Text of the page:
Taiwan Takes Actions on “Open Government" and “Open Parliament" and Launches the 1st OGP Action Plan Co-Developed with Civil Society Representatives

Author / Claire Cheng (The original article was written in Traditional Chinese)
Translator (ENG) / Ming-Chen Li
Editor / OCF Lab 

As Taiwan’s democracy moves forward, the citizens’ desire for civic participation can no longer be satisfied by the government’s unilateral policy-making and the consultation of experts and academics. In spite of the government’s efforts, for many citizens, the government still hasn’t fully taken the citizens’ views into consideration when it comes to policy-making, rendering open government more similar to “Open Washing”. For civil servants, not only is their workload increased, but facing the citizens’ anger at times is also frustrating.

How exactly can Taiwan truly implement open governance policy? Fortunately, we are not alone, and there’s the Open Government Partnership (OGP) for our reference. The OGP not only collects the experiences of countries dedicated to achieving open government, but also monitors the implementation of each country’s action plans through a standardized evaluation mechanism. Last year (2020), Taiwan, though not a participating government of OGP, launched two action plans, one for the Executive Yuan and the other for the Legislative Yuan, based on the OGP’s standard, and released the official action plans this year.

This article is the third of the OCF Lab’s series on open government (the previous two articles are Introducing the Establishment and Operating Mechanism of OGP, and the Action Plan Framework Promoted by the National Development Council and Legislative Yuan to Promote Open Parliament Based on the Framework of OGP). The third article consists of three parts; the first part is about what OGP means for Taiwan’s open government policy in the past; the second part elaborates on the pros and cons of open government policy based on the OGP standard, and the last part provides an analysis of OGP’s impact on Taiwan.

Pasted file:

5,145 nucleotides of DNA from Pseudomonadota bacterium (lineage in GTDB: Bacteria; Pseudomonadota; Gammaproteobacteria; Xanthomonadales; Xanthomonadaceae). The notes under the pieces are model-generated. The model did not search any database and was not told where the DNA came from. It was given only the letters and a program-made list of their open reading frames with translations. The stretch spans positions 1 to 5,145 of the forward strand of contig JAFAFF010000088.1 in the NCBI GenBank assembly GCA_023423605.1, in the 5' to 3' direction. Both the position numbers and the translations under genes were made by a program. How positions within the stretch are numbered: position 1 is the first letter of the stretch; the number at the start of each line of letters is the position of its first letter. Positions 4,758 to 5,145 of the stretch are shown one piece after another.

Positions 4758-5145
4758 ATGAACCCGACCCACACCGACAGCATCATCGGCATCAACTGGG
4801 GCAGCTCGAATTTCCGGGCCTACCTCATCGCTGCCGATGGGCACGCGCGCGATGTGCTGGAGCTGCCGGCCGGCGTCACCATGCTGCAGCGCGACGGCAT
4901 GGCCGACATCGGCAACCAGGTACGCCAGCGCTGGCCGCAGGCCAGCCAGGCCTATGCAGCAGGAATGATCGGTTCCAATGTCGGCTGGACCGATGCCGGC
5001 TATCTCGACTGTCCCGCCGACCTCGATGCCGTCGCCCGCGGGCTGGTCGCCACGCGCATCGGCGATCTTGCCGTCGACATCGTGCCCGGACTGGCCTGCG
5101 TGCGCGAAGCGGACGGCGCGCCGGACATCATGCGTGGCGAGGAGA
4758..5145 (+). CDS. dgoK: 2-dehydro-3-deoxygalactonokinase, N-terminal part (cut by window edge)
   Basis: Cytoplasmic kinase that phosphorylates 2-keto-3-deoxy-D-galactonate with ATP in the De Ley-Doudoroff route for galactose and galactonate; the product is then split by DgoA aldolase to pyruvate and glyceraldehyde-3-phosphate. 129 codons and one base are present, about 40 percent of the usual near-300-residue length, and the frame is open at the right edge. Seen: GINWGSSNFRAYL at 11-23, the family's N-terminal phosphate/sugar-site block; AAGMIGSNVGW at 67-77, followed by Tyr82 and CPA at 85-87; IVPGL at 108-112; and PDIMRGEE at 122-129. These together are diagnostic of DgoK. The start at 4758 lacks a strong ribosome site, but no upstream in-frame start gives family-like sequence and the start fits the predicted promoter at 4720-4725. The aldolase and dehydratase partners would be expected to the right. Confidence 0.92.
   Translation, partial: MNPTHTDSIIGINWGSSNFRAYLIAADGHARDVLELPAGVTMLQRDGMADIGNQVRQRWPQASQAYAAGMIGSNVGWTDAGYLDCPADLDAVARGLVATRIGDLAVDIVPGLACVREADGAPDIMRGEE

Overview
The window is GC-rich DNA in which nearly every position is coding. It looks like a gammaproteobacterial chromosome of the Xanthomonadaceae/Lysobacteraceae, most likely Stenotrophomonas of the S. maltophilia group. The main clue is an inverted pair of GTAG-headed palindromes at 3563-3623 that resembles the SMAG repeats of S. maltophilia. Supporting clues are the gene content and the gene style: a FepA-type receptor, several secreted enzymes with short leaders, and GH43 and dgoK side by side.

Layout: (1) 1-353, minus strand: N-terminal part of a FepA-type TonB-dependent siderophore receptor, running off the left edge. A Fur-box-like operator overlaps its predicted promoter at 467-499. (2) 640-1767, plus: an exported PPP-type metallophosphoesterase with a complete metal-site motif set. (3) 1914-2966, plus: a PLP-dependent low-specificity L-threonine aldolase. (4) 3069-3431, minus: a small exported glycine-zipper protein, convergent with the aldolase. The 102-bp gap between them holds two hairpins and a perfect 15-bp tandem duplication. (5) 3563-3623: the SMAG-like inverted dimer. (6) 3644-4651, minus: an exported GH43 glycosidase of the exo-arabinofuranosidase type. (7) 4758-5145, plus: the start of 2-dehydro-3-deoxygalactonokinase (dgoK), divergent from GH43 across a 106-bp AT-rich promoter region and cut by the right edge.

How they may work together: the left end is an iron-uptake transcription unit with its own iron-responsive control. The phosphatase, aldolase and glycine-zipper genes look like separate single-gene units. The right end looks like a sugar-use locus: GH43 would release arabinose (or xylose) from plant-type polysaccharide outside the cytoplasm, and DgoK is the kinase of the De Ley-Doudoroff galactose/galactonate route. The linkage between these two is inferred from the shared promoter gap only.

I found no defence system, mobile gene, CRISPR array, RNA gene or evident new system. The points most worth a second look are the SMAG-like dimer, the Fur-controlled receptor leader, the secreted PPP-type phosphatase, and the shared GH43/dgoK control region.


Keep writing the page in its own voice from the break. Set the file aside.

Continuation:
【專題】追擊亞洲四國 eID ,資安、法制全面釋疑

犧牲資安換取便利?法制不全政府擴權?台灣「數位晶片身分證」發行緊急喊卡,資安和法律的質疑聲浪再掀高峰。目前時下討論文章多以歐洲國家為主,OCF 特此訪問日本、韓國、馬來西亞、新加坡,用較貼近台灣的亞洲 4 鄰國作為前車之鑑,洞悉 eID 各層面疑慮!



【追擊亞洲 eID(三)】亞洲國家數位身份證的使用概況(下篇:新加坡、南韓、台灣)


作者/採訪者:張苓蕾;編輯:OCF Lab

(Photo by rupixen.com on Unsplash)

【追擊亞洲 eID(一)】數位身分證在台灣:被低估的隱私及資安風險

不過是加個晶片,明明更方便,為何這麼多專家學者急跳腳?本文作為〈追擊 eID〉系列的首篇,將簡潔地介紹「數位晶片身分證」與其相關政策缺失帶來的 4 項疑慮,以及可避免個資外洩甚至國安問題的 3 點建議。

作者:何明諠;編輯:OCF Lab

(Photo credit: 內政部釋出圖片)

台灣自 2015 年起再次啟動全面換發數位身分證的計畫,這是政府在 1998 年及 2005 年後,第三次正式啟動與數位身分的計畫。
本次製作數位身分證的政策自 2015 年發起至今歷經了多次修正。目前最新的計畫,是政府預計將現有的身分證結合自然人憑證,製作成新式數位晶片身分證,並預計於 2021年 1 月於澎湖縣、新竹市、新北市板橋區及永和區試辦, 2021 年 7 月開始全面換發(此文撰於 2020/11,12 月時四區已退出試辦,且換發暫緩)。


On the Use of Digital Identity in Asia (1) – Digital ID in Taiwan

Written by Ho Ming-hsuan | Edited by OCF Lab

The digital revolution in the last half-decade has made digital life a new norm, and many countries are joining a growing number of people in transitioning into a ‘walletless’ future. First there was contactless payment, which allows users to pay through their mobile devices. Now, electronic and digital forms of identification are taking the world by storm. Gone are the days where we had to fumble through card after card to finally reach for the right one. Now, all our essential information is available at our fingertips with just a single card or smart device in hand.